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What happens to reflected power?

 
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VK2AAF
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PostPosted: Fri Oct 10, 2014 7:57 pm    Post subject: What happens to reflected power? Reply with quote

Hi antenna-theorists!

I've browsed the forum for an answer to this query, and while there are some fairly close answers, I'm so far not finding a definitive answer supported by evidence. Please forgive me if there's already an answer and kindly direct me to that thread.

Where does power reflected from a mismatched antenna end up?

Is reflected power re-reflected from the transmitter's output stage (or from the antenna tuner, as applicable) then again reflected from the mismatched antenna, bouncing back and forth until it is dissipated as heat in feedline resistance/impedance?

Is reflected power eventually radiated? If it is radiated, given reflection of the incident signal from the mismatched antenna, how does radiation occur? If radiated, would the phase of reflected power lag somewhat behind that of the incident signal due to the time required to bounce off the mismatched antenna, and if so, what effect does this have upon the amount of power radiated from the antenna system?

It occurs to me that non-resonant antenna systems (employing matching networks/antenna tuners) do radiate (some) signal. Are there any resources which describe how non-resonant antenna systems accomplish radiation?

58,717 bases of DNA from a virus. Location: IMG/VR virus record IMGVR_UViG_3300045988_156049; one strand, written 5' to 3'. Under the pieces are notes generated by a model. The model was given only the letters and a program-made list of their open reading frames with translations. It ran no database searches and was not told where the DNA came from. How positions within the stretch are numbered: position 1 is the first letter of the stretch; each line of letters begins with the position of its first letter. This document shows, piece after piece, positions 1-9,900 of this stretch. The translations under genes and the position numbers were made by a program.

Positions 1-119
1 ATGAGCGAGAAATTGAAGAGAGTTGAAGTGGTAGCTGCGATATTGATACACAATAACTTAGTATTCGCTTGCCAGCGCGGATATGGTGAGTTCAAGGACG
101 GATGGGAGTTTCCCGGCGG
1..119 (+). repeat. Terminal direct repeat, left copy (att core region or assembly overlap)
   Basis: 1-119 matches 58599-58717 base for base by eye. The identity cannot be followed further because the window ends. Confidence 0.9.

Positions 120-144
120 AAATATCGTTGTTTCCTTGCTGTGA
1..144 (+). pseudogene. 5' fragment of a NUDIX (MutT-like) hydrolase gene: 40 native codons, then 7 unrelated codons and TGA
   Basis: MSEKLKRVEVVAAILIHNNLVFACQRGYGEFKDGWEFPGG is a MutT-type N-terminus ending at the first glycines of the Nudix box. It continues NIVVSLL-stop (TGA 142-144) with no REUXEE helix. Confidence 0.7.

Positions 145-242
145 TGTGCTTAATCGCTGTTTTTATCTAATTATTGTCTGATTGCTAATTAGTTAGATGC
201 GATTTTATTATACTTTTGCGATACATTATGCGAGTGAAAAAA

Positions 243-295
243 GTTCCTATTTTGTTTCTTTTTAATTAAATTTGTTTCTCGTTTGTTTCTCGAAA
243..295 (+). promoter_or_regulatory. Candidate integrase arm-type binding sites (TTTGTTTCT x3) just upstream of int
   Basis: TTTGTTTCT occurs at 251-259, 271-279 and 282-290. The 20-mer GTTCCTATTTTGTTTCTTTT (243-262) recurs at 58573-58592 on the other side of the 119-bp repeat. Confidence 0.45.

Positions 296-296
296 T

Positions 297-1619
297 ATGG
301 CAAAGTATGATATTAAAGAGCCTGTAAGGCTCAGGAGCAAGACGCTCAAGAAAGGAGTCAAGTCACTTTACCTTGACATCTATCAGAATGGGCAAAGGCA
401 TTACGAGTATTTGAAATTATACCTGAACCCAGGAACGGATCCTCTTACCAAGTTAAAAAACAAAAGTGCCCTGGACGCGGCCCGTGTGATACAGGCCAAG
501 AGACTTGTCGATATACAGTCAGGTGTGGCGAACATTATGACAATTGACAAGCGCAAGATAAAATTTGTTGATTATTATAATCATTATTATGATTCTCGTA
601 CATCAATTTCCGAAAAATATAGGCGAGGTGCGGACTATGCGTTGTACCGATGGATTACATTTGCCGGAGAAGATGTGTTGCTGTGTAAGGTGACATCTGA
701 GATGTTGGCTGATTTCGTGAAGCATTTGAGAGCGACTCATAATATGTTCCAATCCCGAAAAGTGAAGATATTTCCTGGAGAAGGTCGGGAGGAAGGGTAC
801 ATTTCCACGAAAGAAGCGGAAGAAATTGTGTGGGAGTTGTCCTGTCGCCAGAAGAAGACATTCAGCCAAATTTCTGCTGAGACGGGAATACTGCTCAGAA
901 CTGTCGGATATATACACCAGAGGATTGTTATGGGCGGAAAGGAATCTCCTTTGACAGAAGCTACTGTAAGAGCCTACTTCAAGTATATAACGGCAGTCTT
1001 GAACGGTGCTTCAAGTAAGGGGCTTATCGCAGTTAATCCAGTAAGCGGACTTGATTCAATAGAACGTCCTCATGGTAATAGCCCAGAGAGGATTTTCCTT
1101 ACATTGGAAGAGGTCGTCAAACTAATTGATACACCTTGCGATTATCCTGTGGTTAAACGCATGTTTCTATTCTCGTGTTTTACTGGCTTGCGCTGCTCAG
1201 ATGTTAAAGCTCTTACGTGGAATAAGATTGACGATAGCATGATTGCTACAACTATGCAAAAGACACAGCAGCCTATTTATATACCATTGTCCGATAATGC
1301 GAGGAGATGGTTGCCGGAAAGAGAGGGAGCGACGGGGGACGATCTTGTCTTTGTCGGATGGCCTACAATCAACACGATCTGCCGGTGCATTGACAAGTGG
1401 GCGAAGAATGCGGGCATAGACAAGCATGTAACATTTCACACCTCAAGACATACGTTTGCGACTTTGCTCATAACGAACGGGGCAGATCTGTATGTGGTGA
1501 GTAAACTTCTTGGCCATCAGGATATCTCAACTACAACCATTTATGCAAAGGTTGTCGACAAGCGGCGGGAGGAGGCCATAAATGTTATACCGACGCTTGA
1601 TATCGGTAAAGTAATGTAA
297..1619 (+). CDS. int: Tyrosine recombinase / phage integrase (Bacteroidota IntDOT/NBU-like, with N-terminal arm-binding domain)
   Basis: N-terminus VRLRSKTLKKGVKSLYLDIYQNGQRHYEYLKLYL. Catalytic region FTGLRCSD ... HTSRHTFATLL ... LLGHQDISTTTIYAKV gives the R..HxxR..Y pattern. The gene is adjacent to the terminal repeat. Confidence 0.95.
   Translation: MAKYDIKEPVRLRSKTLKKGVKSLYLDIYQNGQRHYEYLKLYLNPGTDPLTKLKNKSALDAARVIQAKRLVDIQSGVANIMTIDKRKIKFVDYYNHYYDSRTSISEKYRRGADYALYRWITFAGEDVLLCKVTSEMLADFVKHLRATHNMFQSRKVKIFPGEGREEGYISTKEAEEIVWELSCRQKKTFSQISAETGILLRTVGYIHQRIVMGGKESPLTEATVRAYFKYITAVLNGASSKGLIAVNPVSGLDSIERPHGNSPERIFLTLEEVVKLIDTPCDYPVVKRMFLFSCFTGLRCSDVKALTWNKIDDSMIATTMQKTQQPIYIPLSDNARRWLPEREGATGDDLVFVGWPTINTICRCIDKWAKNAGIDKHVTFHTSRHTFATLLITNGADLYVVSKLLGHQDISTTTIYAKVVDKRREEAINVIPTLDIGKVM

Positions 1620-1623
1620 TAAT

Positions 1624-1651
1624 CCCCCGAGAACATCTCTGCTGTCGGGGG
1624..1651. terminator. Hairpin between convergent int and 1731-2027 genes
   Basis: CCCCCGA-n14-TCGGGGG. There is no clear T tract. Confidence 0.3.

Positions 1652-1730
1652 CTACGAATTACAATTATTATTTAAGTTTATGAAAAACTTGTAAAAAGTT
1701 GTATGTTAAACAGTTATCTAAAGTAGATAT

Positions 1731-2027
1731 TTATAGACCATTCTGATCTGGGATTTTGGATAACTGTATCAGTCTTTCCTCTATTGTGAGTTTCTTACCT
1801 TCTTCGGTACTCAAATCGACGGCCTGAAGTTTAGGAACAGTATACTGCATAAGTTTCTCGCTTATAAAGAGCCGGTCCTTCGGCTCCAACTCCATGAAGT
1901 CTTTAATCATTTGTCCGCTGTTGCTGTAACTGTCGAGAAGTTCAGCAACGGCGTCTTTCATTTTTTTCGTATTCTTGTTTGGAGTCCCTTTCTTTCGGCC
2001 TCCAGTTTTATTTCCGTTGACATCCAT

Thanks much and apologies if this topic has been discussed in depth elsewhere.

73 de Brian VK2AAF
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la7no
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Joined: 05 Jul 2014
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Location: Bergen, Norway

PostPosted: Sun Oct 12, 2014 5:18 pm    Post subject: Reply with quote

Hi Brian,

Power reflected from a mismatched load and being returned to the source, will in most cases be re-reflected towards the load. I guess the only exception to this will be when the output of the transmitter or tuner matches the feeder impedance perfectly - something that rarely will be the case.

73es,

Per-Tore
DL/LA7NO
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VK2AAF
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PostPosted: Sun Oct 12, 2014 6:46 pm    Post subject: Reply with quote

Hi Per-Tore,

Thanks very much for your response.

If power reflected from a mismatched antenna travels back down the feedline and then is again reflected off the xmtr output circuit or matching network, it stands to reason that the energy will eventually be dissipated as heat in the resistance/impedance of the feedline.

As such, I wonder how non-resonant antenna systems radiate any signal at all.

I wish I had the mathematical ability to delve into the theory a bit more, but I'm afraid I'm 'maths impaired!'

73 de Brian VK2AAF
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la7no
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PostPosted: Sun Oct 12, 2014 7:13 pm    Post subject: Reply with quote

Hi again,

The re-reflected energy will be partly radiated from the antenna (according to the impedance matchind between antenna and feeder). The rest will again be reflected towards the source. For each 'trip' up/down the feeder, energy will be dissipated.